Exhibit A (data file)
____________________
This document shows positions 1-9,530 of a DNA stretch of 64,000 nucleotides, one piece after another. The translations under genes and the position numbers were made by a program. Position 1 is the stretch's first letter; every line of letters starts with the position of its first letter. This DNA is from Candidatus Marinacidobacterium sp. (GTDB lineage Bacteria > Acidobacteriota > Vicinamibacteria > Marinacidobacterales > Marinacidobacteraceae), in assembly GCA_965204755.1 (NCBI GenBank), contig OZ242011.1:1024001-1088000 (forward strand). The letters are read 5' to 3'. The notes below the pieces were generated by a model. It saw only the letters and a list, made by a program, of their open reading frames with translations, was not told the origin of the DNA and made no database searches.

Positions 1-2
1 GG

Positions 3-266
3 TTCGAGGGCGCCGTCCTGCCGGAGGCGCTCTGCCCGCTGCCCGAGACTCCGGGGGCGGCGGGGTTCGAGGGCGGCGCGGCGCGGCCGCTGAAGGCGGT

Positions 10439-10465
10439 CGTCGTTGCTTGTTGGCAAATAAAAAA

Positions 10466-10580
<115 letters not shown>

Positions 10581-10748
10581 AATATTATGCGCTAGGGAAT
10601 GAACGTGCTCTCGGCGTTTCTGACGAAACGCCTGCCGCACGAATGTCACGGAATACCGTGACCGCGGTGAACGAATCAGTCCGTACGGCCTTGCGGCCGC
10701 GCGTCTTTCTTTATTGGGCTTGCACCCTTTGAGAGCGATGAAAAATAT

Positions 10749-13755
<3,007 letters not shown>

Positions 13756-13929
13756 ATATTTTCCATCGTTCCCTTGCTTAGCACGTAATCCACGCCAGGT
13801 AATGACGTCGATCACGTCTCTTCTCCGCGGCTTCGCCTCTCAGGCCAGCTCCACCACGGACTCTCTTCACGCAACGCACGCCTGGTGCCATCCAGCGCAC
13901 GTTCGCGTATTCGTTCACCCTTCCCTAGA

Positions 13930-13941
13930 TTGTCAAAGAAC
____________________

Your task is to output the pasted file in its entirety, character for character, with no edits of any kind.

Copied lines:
This document shows positions 1-9,530 of a DNA stretch of 64,000 nucleotides, one piece after another. The translations under genes and the position numbers were made by a program. Position 1 is the stretch's first letter; every line of letters starts with the position of its first letter. This DNA is from Candidatus Marinacidobacterium sp. (GTDB lineage Bacteria > Acidobacteriota > Vicinamibacteria > Marinacidobacterales > Marinacidobacteraceae), in assembly GCA_965204755.1 (NCBI GenBank), contig OZ242011.1:1024001-1088000 (forward strand). The letters are read 5' to 3'. The notes below the pieces were generated by a model. It saw only the letters and a list, made by a program, of their open reading frames with translations, was not told the origin of the DNA and made no database searches.

Positions 1-2
1 GG

Positions 3-266
3 TTCGAGGGCGCCGTCCTGCCGGAGGCGCTCTGCCCGCTGCCCGAGACTCCGGGGGCGGCGGGGTTCGAGGGCGGCGCGGCGCGGCCGCTGAAGGCGGT

Positions 10439-10465
10439 CGTCGTTGCTTGTTGGCAAATAAAAAA

Positions 10466-10580
<115 letters not shown>

Positions 10581-10748
10581 AATATTATGCGCTAGGGAAT
10601 GAACGTGCTCTCGGCGTTTCTGACGAAACGCCTGCCGCACGAATGTCACGGAATACCGTGACCGCGGTGAACGAATCAGTCCGTACGGCCTTGCGGCCGC
10701 GCGTCTTTCTTTATTGGGCTTGCACCCTTTGAGAGCGATGAAAAATAT

Positions 10749-13755
<3,007 letters not shown>

Positions 13756-13929
13756 ATATTTTCCATCGTTCCCTTGCTTAGCACGTAATCCACGCCAGGT
13801 AATGACGTCGATCACGTCTCTTCTCCGCGGCTTCGCCTCTCAGGCCAGCTCCACCACGGACTCTCTTCACGCAACGCACGCCTGGTGCCATCCAGCGCAC
13901 GTTCGCGTATTCGTTCACCCTTCCCTAGA

Positions 13930-13941
13930 TTGTCAAAGAAC